Wednesday, February 28, 2007
Overall record: 13-15
Big Ten record: 2-12
Series record: IU leads 104-43
Of all of the basketball programs that have been long-term members of major conferences, Northwestern's is the undisputed worst. Northwestern is the only current member of the six "power" (i.e., BCS) conferences that has never played in the NCAA Tournament. Even the Big East's newcomer South Florida has been to the NCAA Tournament. Northwestern stands alone. The Wildcats won their only outright Big Ten title in 1931 and shared the title in 1932 and 1933, but that's it. For comparison's sake, Chicago won six Big Ten titles before leaving the conference in 1946.
If this blogging endeavor were further along, I might invite a Northwestern blogger, if such a thing exists, to opine on why the Wildcats have set such a high standard for ineptitude. Northwestern is a great school with a beautiful campus, a fine location near a wonderful city that produces loads of basketball talent (both in the city and in the suburbs), and plays in a major conference. Welsh-Ryan Arena, because of its size and purple color, reminds me a bit of the great old fieldhouse at Muncie Central High School, but other successful private schools (Duke and Stanford particularly) have built strong programs while playing in small, seemingly outdated arenas. Football would seem to be a much more difficult sport for a small, private school to manage successfully, but NU has turned into a respectable football school in the last decade or so, at least occasionally. Yet, in basketball, where just one strong recruiting class can turn the tide for a program, NU's futility continues unabated. I really expected Bill Carmody to turn things around, and by the numbers, he is NU's best coach in decades, but still hasn't broken through.
Astoundingly, IU has not won in Evanston since 2002. As I noted in my last entry, IU has now lost three in a row in Evanston. No current Hoosier has won in Evanston. Last year's senior class never won in Evanston. During the entire Bob Knight era, IU lost in Evanston only three times (1982, 1984, 1988). IU last lost three in a row in Evanston in the last throes of the Lou Watson era, from 1968-1970. This is a situation that requires correction.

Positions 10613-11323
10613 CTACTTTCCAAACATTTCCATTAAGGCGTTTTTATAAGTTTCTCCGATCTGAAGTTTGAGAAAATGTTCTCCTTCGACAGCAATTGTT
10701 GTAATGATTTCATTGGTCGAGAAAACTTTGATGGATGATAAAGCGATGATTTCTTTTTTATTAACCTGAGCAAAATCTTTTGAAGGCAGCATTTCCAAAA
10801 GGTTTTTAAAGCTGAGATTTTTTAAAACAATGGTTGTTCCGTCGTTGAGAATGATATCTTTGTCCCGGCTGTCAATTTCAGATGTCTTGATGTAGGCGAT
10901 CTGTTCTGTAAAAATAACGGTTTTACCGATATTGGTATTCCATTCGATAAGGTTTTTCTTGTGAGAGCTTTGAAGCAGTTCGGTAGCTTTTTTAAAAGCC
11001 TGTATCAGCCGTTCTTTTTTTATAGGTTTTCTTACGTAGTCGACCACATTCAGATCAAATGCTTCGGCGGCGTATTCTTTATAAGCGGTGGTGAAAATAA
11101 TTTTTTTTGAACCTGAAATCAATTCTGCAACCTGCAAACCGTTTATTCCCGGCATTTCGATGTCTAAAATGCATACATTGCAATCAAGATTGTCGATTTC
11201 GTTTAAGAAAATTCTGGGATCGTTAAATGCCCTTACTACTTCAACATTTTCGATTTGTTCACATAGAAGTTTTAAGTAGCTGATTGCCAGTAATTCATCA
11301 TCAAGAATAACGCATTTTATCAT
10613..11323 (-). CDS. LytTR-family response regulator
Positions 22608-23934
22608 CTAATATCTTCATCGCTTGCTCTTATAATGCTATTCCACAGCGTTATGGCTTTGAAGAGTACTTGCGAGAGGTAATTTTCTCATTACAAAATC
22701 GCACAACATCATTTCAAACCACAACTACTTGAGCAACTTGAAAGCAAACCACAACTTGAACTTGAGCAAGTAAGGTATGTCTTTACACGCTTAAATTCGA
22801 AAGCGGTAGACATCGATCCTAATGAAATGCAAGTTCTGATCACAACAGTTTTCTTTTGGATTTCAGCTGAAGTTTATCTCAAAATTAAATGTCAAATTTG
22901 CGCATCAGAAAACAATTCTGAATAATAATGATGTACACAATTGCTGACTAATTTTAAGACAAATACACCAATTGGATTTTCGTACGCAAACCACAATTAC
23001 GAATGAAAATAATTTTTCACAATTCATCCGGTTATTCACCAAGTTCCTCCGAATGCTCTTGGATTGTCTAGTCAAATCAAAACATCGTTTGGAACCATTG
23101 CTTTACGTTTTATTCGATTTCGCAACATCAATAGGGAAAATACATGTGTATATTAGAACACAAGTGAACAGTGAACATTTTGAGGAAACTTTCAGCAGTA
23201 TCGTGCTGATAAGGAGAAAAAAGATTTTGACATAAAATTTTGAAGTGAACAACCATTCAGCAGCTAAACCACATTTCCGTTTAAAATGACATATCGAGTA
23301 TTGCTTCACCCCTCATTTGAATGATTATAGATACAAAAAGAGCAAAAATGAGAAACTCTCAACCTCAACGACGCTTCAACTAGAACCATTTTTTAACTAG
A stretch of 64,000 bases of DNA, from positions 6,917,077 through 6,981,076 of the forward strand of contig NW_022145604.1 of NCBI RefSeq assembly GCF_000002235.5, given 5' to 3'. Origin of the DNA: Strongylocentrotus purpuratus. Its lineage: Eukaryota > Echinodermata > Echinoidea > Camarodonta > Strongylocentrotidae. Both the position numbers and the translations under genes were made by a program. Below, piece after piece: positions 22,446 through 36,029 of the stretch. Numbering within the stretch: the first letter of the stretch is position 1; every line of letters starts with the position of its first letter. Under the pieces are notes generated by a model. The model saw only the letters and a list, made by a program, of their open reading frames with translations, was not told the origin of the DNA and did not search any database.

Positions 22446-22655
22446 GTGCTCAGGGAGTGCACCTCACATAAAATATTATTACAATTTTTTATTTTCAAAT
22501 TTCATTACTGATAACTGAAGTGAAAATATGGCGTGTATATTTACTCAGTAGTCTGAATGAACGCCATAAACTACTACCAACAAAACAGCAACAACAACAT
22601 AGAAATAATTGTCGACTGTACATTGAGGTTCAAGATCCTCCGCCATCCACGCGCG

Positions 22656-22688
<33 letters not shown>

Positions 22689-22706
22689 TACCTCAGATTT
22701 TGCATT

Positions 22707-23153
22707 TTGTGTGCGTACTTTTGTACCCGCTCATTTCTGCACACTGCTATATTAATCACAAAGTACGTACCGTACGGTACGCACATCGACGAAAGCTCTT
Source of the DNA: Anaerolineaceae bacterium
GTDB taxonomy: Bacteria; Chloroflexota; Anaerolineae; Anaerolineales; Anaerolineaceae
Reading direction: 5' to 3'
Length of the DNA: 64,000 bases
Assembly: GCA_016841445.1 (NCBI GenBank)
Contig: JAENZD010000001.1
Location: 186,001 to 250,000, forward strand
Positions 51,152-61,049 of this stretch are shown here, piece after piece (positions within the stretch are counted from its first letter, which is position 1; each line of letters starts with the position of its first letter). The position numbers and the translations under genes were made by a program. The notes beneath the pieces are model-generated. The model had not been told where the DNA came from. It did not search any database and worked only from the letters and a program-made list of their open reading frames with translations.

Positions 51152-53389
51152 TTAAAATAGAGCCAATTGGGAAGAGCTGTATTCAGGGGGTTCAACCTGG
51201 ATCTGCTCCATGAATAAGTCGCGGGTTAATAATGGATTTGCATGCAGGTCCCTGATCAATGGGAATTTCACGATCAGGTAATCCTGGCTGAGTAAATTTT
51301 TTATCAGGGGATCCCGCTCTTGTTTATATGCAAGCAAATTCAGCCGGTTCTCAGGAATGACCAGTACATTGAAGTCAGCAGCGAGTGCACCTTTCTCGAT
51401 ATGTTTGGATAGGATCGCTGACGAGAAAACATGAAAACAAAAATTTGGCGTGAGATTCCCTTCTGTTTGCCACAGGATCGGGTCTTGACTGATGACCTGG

The point? IU has struggled on the road this year, but a loss tomorrow night in Evanston would be the worst loss by anyone in the Big Ten this season. Before a three game Evanston losing streak under Mike Davis, IU had not lost to Northwestern since 1988, home or away. Northwestern has never won in Assembly Hall and hasn't won in Bloomington since 1968, but even Welsh-Ryan Arena has been friendly to the Hoosiers. I'll add some more substance tomorrow. But this isn't so much a must-win as a can't-lose.
Tuesday, February 27, 2007
According the the various wire reports and other articles, Sampson, who won a higher percentage of his games than any OU coach, was received warmly by Sooner fans. At this time last season, although he did face the threat of NCAA sanctions, Kelvin Sampson was entrenched at a school where he won over 70 percent of his games, won two Big XII tournament titles, qualified for the NCAA Tournament every season but one, and reached the 2002 Final Four. So, why would Kelvin walk away from that and come to IU? Daily Oklahoman columnist John Rohde gives us some insight on that:
OU fans did not embarrass themselves, other than there being 1,000 empty seats.
Not even free T-shirts on Senior Night on Big Monday with No. 3 Kansas in the
building can fill Lloyd Noble these days.)
The pressure of coaching at IU can be intense, but Kelvin will never again have to worry about 1,000 empty seats for a game against a top 5 opponent on Senior Night. Some coaches thrive on the pressure inherent in a program of IU's stature, while others shrink from it. We won't know for a while whether Sampson will become one of IU's all-time great coaches, but I think it's obvious that he has the personality for a place like IU. We haven't had that in a while.
Another interesting tidbit from the OU coverage that I don't recall seeing in the Indiana media: Kellen Sampson will join his dad's staff at IU next season.